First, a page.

Is the sand damp enough? Sometimes they dig test holes for several days before picking the best spot. Both my females dug around a bit for 3 days before getting on with the real thing on the fourth day.
 

kinyonga

Chameleon Queen
This is what should happen....the female may dig several test holes but should settle on one and dig it until she is happy with it. It could take several days. She should then turn around butt down (usually in the evening) and lay the eggs, fill the hole in and tamp the substrate down...and then return to the branches, hungry and thirsty and thinner. If it goes like that its all normal. You can dig the hole up once she has returned to the branches.

However, if she suddenly doesn't dig anymore or digs a hole and fills it in but there are no eggs in it when you dig it up or if she becomes lethargic, sleeps during the day, sits low in the cage, etc. she is becoming/has become eggbound. The problem is that by the time you realize she is eggbound the only solution is spaying.

As has been said...do not let her see you watching her when she is digging.

When she is up in the branches, you can feed and water her. You can mist the sand while she's asleep or up in the branches to keep it moist if you need to.

Hope she lays them for you!
 

Ophelia

New Member
Thanks for the advice!
We found her asleep in her hole this morning, she looked dead the way she was laying and we were afraid the hole had collapsed on her, but upon further inspection, she must have just fallen asleep after covering her hole - she is thin like a pancake! I gave her a good misting and left a couple of dusted super worms near her favorite perch, but she seems more interested in going back down into the sand and making sure her hole is buried to her satisfaction. This is normal right? I mean the hole is completely buried but she seems to feel the need to move half the sand in her bin to cover her eggs. I havent moved since she went back down into the sand. Im hopeful she'll come back up soon and eat for me, and even more excited at the though of eggs (even if they're not fertile).
 

VeiledChams

Avid Member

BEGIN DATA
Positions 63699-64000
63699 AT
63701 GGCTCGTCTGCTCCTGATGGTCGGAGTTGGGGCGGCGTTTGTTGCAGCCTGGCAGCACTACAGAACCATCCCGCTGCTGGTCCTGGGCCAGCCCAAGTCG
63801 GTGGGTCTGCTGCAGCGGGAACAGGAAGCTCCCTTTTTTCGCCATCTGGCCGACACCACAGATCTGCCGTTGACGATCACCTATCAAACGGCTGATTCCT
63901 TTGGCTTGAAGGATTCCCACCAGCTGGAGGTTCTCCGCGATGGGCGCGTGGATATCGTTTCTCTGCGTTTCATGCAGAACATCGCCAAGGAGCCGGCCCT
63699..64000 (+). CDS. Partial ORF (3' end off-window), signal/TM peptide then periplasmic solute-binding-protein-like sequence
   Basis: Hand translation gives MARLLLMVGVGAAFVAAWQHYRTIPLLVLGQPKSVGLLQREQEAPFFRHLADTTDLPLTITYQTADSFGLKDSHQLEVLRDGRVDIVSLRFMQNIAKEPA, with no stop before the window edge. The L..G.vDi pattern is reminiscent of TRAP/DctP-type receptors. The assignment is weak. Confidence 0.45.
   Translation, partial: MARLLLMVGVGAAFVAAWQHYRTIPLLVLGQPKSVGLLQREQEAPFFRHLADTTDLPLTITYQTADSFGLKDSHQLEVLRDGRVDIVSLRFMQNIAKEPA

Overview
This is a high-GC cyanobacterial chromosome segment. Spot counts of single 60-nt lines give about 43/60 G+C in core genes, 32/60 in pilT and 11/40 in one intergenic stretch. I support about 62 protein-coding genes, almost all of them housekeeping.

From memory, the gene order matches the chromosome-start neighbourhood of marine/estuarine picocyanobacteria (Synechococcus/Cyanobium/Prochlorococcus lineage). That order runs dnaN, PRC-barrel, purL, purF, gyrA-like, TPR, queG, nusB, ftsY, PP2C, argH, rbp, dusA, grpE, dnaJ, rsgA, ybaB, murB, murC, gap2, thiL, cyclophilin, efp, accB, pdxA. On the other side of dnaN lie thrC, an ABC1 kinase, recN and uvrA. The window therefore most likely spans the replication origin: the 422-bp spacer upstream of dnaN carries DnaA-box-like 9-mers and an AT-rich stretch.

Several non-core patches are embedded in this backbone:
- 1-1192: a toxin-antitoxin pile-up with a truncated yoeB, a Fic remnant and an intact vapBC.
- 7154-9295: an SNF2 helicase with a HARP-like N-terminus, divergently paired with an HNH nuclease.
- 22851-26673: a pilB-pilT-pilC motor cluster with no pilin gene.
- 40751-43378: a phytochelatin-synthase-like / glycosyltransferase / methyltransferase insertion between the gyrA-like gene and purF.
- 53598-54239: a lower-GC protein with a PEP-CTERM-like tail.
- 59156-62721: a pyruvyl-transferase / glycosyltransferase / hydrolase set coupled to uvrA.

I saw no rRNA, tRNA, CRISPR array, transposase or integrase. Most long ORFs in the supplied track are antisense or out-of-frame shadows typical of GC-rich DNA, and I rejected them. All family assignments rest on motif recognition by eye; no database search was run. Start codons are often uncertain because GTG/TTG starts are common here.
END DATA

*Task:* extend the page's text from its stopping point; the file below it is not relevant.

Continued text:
Keep her hydrated and leave some food in there for her. She will cover the hole until the is no trace of her actions (like turtles).
 

Ophelia

New Member
Ok. Great.
Ive been feeding her dusted super worms lately, and she has a hibiscus plant in there she likes to gnaw on from time to time, but is there anything I can (or should) add to her diet that would be more beneficial at this time? Ive also been reading up on some other post, and some have said it would be good to spray her with warm water? What does that do as opposed to room temp?

This is the link ive been reading from, of course I found it after all of this, but it has been very helpful on top of everyone's advice to me here :) https://www.chameleonforums.com/what-do-after-eggs-laid-49458/
 

VeiledChams

Avid Member
Give her crickets.I think, if properly gutloaded, have better nutritional value that super worms. I believe warm water incites the cham to drink (not positive on that though).
 

Ophelia

New Member
We have some problems with crickets slipping out of her outdoor cage, but we'll do our best :D
Just fed Chloe and gave her a nice long mist bath which she seem to enjoy quite a bit. Dug up her eggs for a grand total of 41 :O
 

wendyeeeo

Established Member
For what it's worth - I've had 2 female chams become egg-bound, but neither one of them ever showed any signs of digging. I had lots of sand available, but it's like they 'knew' they couldn't lay them. I know it's stressful!! But it's a positive thing that your female has been digging at all. Good luck!
 

copten

New Member
Hey Ophelia, my veiled just laid her first clutch of eggs yesterday!!! (and by mine i mean my gfs, got it for her but im the one who takes care of it...lol) Her total was 46!! so exciting! :)